Isolation and usage of exosomes in central nervous system diseases

CNS Neurosci Ther. 2024 Mar;30(3):e14677. doi: 10.1111/cns.14677.


Background: Exosomes are vesicles secreted by all types of mammalian cells. They are characterized by a double-layered lipid membrane structure. They serve as carriers for a plethora of signal molecules, including DNA, RNA, proteins, and lipids. Their unique capability of effortlessly crossing the blood-brain barrier underscores their critical role in the progression of various neurological disorders. This includes, but is not limited to, diseases such as Alzheimer's, Parkinson's, and ischemic stroke. Establishing stable and mature methods for isolating exosomes is a prerequisite for the study of exosomes and their biomedical significance. The extraction technologies of exosomes include differential centrifugation, density gradient centrifugation, size exclusion chromatography, ultrafiltration, polymer coprecipitation, immunoaffinity capture, microfluidic, and so forth. Each extraction technology has its own advantages and disadvantages, and the extraction standards of exosomes have not been unified internationally.

Aims: This review aimed to showcase the recent advancements in exosome isolation techniques and thoroughly compare the advantages and disadvantages of different methods. Furthermore, the significant research progress made in using exosomes for diagnosing and treating central nervous system (CNS) diseases has been emphasized.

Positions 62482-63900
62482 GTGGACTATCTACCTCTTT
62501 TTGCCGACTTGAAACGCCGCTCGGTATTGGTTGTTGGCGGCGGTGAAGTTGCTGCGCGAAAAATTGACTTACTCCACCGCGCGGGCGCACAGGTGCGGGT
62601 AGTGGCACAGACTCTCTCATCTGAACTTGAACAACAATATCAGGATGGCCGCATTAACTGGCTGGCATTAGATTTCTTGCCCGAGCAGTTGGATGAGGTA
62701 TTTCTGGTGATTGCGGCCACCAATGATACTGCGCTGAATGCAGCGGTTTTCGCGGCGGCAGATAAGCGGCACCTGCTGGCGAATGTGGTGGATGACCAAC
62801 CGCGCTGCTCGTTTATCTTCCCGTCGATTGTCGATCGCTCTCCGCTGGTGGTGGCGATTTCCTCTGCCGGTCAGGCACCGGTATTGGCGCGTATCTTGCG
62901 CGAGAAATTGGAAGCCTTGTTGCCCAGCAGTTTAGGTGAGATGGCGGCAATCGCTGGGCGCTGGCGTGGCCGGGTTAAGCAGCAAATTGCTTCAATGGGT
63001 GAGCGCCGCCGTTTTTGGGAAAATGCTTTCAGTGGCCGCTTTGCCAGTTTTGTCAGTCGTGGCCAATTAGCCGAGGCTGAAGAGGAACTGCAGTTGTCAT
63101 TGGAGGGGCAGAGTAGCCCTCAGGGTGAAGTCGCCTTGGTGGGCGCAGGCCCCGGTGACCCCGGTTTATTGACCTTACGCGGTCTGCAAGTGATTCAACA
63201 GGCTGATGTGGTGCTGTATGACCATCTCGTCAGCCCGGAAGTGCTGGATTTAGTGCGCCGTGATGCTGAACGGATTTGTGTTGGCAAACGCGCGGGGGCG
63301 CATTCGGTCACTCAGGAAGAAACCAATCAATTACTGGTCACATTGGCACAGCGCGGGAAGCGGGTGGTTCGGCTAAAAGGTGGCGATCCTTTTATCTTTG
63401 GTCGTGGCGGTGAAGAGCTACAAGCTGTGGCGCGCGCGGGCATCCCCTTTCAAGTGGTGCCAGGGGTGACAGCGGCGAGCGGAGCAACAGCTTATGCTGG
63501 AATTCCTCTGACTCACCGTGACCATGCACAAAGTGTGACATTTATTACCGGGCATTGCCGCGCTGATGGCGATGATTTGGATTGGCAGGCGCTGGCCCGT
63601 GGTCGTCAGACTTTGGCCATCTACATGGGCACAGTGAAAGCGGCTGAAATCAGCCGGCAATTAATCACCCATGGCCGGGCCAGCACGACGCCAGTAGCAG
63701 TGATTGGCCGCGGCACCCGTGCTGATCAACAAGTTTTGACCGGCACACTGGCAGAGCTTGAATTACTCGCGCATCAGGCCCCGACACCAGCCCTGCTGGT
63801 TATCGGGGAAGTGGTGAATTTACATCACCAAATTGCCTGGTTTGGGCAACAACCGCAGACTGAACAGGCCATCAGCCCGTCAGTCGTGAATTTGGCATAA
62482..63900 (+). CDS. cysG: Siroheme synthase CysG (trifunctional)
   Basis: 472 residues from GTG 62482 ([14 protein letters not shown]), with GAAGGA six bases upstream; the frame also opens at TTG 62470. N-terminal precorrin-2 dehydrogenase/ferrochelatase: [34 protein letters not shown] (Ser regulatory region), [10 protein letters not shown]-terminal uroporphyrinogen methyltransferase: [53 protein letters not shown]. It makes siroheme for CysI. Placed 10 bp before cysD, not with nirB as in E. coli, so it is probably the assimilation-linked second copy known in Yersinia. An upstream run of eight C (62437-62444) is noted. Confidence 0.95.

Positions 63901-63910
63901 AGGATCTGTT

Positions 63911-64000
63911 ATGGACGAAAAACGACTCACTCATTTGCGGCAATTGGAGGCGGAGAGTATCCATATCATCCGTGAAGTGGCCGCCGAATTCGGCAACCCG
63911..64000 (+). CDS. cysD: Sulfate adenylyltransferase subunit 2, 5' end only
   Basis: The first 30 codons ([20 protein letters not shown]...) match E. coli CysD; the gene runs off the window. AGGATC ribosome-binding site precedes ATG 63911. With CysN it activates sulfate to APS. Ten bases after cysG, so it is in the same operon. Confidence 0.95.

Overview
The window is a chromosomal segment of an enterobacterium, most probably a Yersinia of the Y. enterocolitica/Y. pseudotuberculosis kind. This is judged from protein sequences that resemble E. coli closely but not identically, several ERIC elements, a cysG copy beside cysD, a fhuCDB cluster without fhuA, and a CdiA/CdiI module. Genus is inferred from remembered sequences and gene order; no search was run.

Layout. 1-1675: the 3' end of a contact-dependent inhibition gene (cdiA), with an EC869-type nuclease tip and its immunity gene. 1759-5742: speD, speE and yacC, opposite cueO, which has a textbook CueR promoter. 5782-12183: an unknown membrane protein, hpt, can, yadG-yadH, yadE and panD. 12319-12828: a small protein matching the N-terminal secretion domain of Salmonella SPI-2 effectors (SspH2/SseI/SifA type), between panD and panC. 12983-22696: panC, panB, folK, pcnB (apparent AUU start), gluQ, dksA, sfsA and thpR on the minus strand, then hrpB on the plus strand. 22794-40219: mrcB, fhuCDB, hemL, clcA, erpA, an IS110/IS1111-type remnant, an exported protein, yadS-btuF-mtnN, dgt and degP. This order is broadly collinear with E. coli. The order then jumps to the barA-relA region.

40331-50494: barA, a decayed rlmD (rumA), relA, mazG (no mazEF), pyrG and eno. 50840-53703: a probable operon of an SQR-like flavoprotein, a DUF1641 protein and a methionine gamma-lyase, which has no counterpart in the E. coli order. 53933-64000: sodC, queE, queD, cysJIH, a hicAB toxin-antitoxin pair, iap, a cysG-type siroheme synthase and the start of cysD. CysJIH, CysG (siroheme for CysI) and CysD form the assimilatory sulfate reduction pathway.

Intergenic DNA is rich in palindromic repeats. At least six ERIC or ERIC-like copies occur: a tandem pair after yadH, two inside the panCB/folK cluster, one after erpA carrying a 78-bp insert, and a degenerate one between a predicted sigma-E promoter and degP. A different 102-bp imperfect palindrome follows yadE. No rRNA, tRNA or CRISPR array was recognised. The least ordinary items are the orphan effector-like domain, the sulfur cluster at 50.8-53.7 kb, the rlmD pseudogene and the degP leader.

Conclusion: The varying isolation methods result in differences in the concentration, purity, and size of exosomes. The efficient separation of exosomes facilitates their widespread application, particularly in the diagnosis and treatment of CNS diseases.

Keywords: biomarker; central nervous system; diagnosis; exosomes; isolation method.

Publication types

  • Review
  • Research Support, Non-U.S. Gov't

MeSH terms

  • Central Nervous System Diseases* / metabolism
  • Central Nervous System Diseases* / therapy
  • Exosomes* / metabolism
  • Humans
  • Proteins / metabolism


  • Proteins